If you had to guess what one issue comes up almost universally with clients across all demographics, what would it be? Relationship issues? Family? Work? While those come up with some frequency, the question that seems to transfix us all is, “How in the world do we make friends as an adult?”
Follow up question, “Why is it so hard?”
Up until we enter the working world, school often offered what seemed like endless options for developing new relationships. It also offered a proximity to our peers day in and day out that likely made the initiating and maintaining of said relationships almost a passive endeavor. You didn’t really have to think too hard about if you wanted to be friends with Margot, she was in all your classes and you both were obsessed with Friends. Friendship sealed! Work would seemingly offer a similar structure, however its options are far from endless and sometimes the blending of our occupational and personal selves can feel fraught. More simply said, sometimes it can feel far harder to make friends as adult than it ever had before—and for some of us, it never felt easy.
So, how do we go about doing it? How do we seek, initiate, and maintain meaningful friendships?
Remember It’s Universal
Firstly, I hope it’s clear by now that we’re all in the same boat. People who live by the credo, “No new friends.” are few and far between (and probably lying). Sometimes it can be useful for us just to remember the following: (1) Most people are open to developing new relationships and (2) Friendships are a part of my wellbeing (any everyone else’s) and I am responsible for bringing that into my life. I can hear the protests already, “But Kaitlyn, sometimes people aren’t in the mood to make friends.” That is true and we have to respect that. All of us are negotiating how to respond to our individual need for varying degrees of distance and closeness.
Work on You
This piece may be the most difficult and the most useful part of friendship development as an adult. It would behoove all of us to better understand our “stuff” when engaging in any type of relationship. What are our patterns? Which parts of myself do I try to conceal? What do I worry will happen?
We all have our own reasons for feeling reluctant to put ourselves out there in social situations. Fear of rejection. Fear of ridicule. Fear of betrayal. Fear of abandonment. The list goes on. It can be useful to reflect on what your particular brand of fear is here. Like any fearful situation, while we may want to AVOID AVOID AVOID, we often need to approach, approach, approach! Keeping in mind that approach doesn’t mean cannonballing into the pool of fear. All it means is that we dip our toe in the pool and notice how it becomes more and more manageable—dare I say, even enjoyable—the longer we allow it to be there and with time we will be able to immerse ourselves entirely.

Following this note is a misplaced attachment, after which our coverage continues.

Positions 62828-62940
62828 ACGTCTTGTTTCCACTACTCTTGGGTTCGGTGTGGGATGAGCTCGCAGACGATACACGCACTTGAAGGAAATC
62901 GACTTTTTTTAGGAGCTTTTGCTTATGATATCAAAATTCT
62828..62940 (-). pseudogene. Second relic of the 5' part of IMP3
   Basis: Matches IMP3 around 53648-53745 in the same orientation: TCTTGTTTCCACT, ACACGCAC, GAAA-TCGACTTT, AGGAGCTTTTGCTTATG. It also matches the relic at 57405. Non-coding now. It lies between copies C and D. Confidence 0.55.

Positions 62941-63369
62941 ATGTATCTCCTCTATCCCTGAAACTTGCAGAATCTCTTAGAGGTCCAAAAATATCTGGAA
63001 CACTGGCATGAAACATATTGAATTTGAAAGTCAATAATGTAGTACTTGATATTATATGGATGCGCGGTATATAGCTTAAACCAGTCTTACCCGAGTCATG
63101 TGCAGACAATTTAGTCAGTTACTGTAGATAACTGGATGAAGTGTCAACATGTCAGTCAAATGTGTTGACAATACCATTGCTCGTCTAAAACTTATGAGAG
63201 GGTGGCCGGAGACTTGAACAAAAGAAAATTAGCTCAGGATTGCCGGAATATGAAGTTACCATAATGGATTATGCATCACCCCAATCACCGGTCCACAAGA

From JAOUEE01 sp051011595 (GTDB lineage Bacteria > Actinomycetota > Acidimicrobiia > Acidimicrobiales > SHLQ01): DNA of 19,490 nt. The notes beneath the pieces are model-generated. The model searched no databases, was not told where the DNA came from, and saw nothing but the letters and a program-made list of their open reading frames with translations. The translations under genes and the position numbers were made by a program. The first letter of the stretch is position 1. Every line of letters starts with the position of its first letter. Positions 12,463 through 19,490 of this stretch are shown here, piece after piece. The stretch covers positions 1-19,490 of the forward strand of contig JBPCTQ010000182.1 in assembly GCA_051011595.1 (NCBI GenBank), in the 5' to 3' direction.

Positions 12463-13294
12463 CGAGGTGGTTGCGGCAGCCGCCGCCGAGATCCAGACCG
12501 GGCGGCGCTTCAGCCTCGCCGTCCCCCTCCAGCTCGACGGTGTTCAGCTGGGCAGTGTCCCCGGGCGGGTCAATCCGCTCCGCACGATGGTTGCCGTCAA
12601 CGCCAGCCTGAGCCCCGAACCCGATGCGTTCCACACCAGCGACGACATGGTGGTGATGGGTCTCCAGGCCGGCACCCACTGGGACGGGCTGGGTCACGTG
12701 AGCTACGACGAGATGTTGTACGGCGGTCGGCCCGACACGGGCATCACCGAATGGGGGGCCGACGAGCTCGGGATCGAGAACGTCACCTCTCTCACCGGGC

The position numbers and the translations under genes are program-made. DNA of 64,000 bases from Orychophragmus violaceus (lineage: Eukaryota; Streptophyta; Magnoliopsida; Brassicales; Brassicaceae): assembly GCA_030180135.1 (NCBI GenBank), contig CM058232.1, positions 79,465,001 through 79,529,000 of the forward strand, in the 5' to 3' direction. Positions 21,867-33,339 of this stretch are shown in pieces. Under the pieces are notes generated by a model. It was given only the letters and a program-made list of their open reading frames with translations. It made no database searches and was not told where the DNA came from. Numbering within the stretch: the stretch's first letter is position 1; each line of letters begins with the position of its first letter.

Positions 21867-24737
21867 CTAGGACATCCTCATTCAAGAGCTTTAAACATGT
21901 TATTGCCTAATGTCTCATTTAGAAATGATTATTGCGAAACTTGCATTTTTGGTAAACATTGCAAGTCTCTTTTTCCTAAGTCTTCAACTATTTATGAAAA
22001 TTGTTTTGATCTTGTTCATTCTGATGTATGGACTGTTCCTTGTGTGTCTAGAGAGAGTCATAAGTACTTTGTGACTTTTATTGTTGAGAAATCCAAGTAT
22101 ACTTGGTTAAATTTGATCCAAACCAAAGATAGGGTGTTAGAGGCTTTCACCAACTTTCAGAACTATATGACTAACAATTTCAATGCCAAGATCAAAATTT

I often explore with clients how we can become curious about fears and develop hypotheses about what fear is trying to communicate to us. For instance, “Fear says I can’t go to Molly’s party because I don’t really know anyone. I will feel embarrassed and awkward. I won’t be able to handle those feelings.” If we were to look at this as a hypothesis instead of fact, we have more capacity to engage with it and start collecting data to either support or reject it. Do I alwaysfeel awkward when I meet new people? It gives us the opportunity to explore what fear means when it says, “I can’t handle these feelings.” While it can feel daunting to dive into the complexity of our fears, once we understand better what kind of fears drive our avoidance of initiating social interaction, we have something to work with.
If you build it….
Do what you’d like to do with friends, on your own. You like certain types of concerts, movies, restaurants, sports, etc. Go do them. You will naturally be around people who have similar interests. If that feels too daunting there is a website for that: meetup.com. It has a plethora of different preplanned activities meant for this exact reason.
There is an app for this…because of course there is.
- Bumble BFF: If it can help you find your partner, why can’t it assist you in building friendships?
- Peanut: An app that resembles tinder and bumble, but for mommas!
- Atleto: You’re an athlete looking to meet other athletes, train together, have a pick up game, etc.
These are plenty more apps like this, just search “Friendship apps” and you’ll be off to the races. These and meetup.com are just further evidence of how common it is for us humans to be looking for new connections.
It’s not easy, but it doesn’t have to be miserable
As you’ll likely notice, none of these steps are easy or without their fair share of discomfort. Anything meaningful has discomfort involved. Practice associating that feeling with moving closer to things that matter to you. Try to be kind and gentle with yourself and use this a chance to learn more about yourself and do more of what you love.